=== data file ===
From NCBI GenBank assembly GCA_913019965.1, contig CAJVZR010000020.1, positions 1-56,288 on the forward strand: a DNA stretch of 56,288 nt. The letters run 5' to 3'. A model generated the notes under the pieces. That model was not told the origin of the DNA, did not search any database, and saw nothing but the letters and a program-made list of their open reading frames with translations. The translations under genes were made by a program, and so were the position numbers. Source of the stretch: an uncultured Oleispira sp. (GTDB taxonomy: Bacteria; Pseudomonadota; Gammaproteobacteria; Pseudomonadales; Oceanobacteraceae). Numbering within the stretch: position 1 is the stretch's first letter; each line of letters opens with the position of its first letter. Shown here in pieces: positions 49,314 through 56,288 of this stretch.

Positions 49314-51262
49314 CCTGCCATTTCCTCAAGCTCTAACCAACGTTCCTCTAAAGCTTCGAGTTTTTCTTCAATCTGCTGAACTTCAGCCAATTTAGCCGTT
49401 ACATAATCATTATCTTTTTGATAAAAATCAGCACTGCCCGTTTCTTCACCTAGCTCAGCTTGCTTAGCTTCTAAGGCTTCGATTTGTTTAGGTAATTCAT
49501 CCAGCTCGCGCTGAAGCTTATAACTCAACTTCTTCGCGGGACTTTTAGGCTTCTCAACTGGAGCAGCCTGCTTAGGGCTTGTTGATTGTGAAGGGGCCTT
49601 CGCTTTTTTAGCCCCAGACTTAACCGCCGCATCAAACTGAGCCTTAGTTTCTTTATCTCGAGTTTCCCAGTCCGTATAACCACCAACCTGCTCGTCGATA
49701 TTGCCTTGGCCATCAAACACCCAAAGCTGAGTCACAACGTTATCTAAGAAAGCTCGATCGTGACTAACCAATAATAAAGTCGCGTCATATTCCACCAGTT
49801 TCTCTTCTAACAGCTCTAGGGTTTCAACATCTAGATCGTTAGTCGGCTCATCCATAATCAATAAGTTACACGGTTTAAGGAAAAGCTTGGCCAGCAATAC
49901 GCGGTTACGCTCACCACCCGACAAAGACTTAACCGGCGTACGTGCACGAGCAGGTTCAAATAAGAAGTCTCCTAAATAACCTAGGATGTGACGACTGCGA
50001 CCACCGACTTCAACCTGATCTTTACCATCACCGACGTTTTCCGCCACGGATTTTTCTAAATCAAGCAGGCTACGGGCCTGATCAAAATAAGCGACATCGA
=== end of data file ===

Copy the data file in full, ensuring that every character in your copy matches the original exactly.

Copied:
From NCBI GenBank assembly GCA_913019965.1, contig CAJVZR010000020.1, positions 1-56,288 on the forward strand: a DNA stretch of 56,288 nt. The letters run 5' to 3'. A model generated the notes under the pieces. That model was not told the origin of the DNA, did not search any database, and saw nothing but the letters and a program-made list of their open reading frames with translations. The translations under genes were made by a program, and so were the position numbers. Source of the stretch: an uncultured Oleispira sp. (GTDB taxonomy: Bacteria; Pseudomonadota; Gammaproteobacteria; Pseudomonadales; Oceanobacteraceae). Numbering within the stretch: position 1 is the stretch's first letter; each line of letters opens with the position of its first letter. Shown here in pieces: positions 49,314 through 56,288 of this stretch.

Positions 49314-51262
49314 CCTGCCATTTCCTCAAGCTCTAACCAACGTTCCTCTAAAGCTTCGAGTTTTTCTTCAATCTGCTGAACTTCAGCCAATTTAGCCGTT
49401 ACATAATCATTATCTTTTTGATAAAAATCAGCACTGCCCGTTTCTTCACCTAGCTCAGCTTGCTTAGCTTCTAAGGCTTCGATTTGTTTAGGTAATTCAT
49501 CCAGCTCGCGCTGAAGCTTATAACTCAACTTCTTCGCGGGACTTTTAGGCTTCTCAACTGGAGCAGCCTGCTTAGGGCTTGTTGATTGTGAAGGGGCCTT
49601 CGCTTTTTTAGCCCCAGACTTAACCGCCGCATCAAACTGAGCCTTAGTTTCTTTATCTCGAGTTTCCCAGTCCGTATAACCACCAACCTGCTCGTCGATA
49701 TTGCCTTGGCCATCAAACACCCAAAGCTGAGTCACAACGTTATCTAAGAAAGCTCGATCGTGACTAACCAATAATAAAGTCGCGTCATATTCCACCAGTT
49801 TCTCTTCTAACAGCTCTAGGGTTTCAACATCTAGATCGTTAGTCGGCTCATCCATAATCAATAAGTTACACGGTTTAAGGAAAAGCTTGGCCAGCAATAC
49901 GCGGTTACGCTCACCACCCGACAAAGACTTAACCGGCGTACGTGCACGAGCAGGTTCAAATAAGAAGTCTCCTAAATAACCTAGGATGTGACGACTGCGA
50001 CCACCGACTTCAACCTGATCTTTACCATCACCGACGTTTTCCGCCACGGATTTTTCTAAATCAAGCAGGCTACGGGCCTGATCAAAATAAGCGACATCGA